''Blackfishing" Is The Modern Day Version Of Blackface
Blackfishing is the modern version of blackface. This form of blackface and its use has emerged through social media.
We are living in an age where non-black people are using a modern form of blackface that enables them to get opportunities because of this “Black Aesthetic.” However, black women struggle to get the same opportunities that people who blackfish do.
Blackfishing: When non-Black people “fish” for features that make them appear, Black, mixed-race or racially ambiguous, like altering skin tone, hairstyles or facial and body modification.
Why Do People Blackfish?
Black features are seen as marketable and desirable in society, only when our features are represented by people who are not black. For instance, when a non-Black person decides to wear box braids or cornrows it is seen as stylish and exotic, whereas if a black person wears these styles it is viewed as unkempt and unprofessional. Furthermore, it is these features that people who blackfish profit from. When people blackfish and post themselves in this version of modern-day blackface it sparks outrage, black outrage in particular.
Black outrage is when black people notice non-black people appropriating our culture and they call them out for it and bring awareness as to why it is wrong. This initiates widespread attention and anger within the community because, we, as black people face colourism, featurism and texturism because of our natural features and we have received criticism because of our natural facial features.
Therefore, to see people who are not black try to look like us to fit an aesthetic dismays us as our features are something we live with 24/7 and face racial discrimination for. They are not something we can simply remove. This conversation gives the person who is blackfishing a major platform as they will be receiving an immense amount of press and press is good press even if it is negative; it is still gives them attention and it gains them popularity.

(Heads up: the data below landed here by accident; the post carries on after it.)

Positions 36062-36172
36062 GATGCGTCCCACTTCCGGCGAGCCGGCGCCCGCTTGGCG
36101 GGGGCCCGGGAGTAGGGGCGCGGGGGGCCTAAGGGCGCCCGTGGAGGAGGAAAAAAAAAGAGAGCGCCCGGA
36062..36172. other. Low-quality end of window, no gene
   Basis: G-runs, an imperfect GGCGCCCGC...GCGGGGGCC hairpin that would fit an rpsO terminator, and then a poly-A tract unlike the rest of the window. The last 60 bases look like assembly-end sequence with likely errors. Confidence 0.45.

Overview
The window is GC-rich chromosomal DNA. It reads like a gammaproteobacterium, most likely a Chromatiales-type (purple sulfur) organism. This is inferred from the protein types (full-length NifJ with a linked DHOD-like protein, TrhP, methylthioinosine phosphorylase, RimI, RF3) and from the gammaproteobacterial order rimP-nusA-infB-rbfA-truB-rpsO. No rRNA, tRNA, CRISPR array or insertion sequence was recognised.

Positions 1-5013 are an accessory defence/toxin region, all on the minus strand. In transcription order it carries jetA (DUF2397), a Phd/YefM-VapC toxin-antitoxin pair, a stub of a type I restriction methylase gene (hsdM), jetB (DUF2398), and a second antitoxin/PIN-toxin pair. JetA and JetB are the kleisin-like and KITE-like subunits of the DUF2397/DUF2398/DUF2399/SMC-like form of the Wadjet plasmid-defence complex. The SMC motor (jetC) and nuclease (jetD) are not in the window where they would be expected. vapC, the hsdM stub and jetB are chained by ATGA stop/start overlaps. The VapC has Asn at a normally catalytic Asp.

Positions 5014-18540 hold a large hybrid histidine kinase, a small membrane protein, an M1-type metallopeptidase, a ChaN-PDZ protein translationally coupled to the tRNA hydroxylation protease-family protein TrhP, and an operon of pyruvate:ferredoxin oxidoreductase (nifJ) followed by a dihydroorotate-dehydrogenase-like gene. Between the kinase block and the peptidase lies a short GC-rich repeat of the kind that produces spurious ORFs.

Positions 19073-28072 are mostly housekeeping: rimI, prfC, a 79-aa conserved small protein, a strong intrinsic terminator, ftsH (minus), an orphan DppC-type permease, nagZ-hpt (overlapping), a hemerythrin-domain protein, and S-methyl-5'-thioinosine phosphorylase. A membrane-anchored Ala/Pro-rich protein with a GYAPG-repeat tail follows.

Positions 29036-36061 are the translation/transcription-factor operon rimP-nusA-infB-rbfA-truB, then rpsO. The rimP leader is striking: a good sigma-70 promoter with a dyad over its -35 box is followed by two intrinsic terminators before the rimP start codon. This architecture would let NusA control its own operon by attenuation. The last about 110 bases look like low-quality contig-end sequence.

Blackface is a term used to describe a form of theatrical make-up used predominantly by non-black performers to represent a caricature of a black person.
How Blackfishing Translates Into Modern Day Blackface
Blackface’s American origins can be traced back to minstrel shows. During the mid to late nineteenth century, white actors would routinely use black grease paint on their faces when depicting plantation slaves and free blacks on stage. Blackface became a theatrical mask for white people to use as a source of comedy and for their entertainment. Blackface reinforces the idea that black people are appropriate targets of ridicule and mockery and reminds us of stereotypes about black criminality, and danger.
"Everyone wants to be black until it's time to be black."
During the 19th century, it was profitable for white people to wear blackface during their comedic performances; blackface was something they could simply put on and wash off. We need to acknowledge that they still hade their white privilege masked on them as their faces were plastered in black grease. As minstrel shows gained popularity negative stereotypes of African Americans continued to brew, making it so significant as they play a major role in the stereotypes and stigmas that are attached to black people today.
Blackfishers do the same thing if we used the same ideology, excessively tan and get facial features to match those of black people and appropriate our hairstyles for success. Afterwards, they are still able to take off this "black aesthetic" and have their whiteness with them as they step out into the world. Whereas with us, black people, we are black 24/7 and have to work twice as hard for the opportunities those who blackfish receive whilst having to face featurism, colourism and texturism for our very own natural features that those who blackfish put on for success.
Black women cannot just take off their features and swap them to be accepted by society. So is it fair for brands to promote white beauty influencers who strive to look black, biracial or ambiguous through blackfishing to receive opportunities that black women themselves should receive because they themselves are black?
Blackfishing should not be normalised because it is another method of non-black people are co-opting, profiting and benefiting from appropriating a race that isn’t theirs; are race where the people of that race struggle to get the same level of opportunity in society. This makes it so harmful, as brands are encouraging and supporting this. On the other hand, when it comes to black women for the brands’ campaigns, they are often sidelined and forgotten making it unequal and unjust.
About the author
I am a Race, Society and Culture writer. I write opinion pieces and personal essays on the Black experience in our society. My articles provide readers with actionable takeaways they can take to aim for change and progression.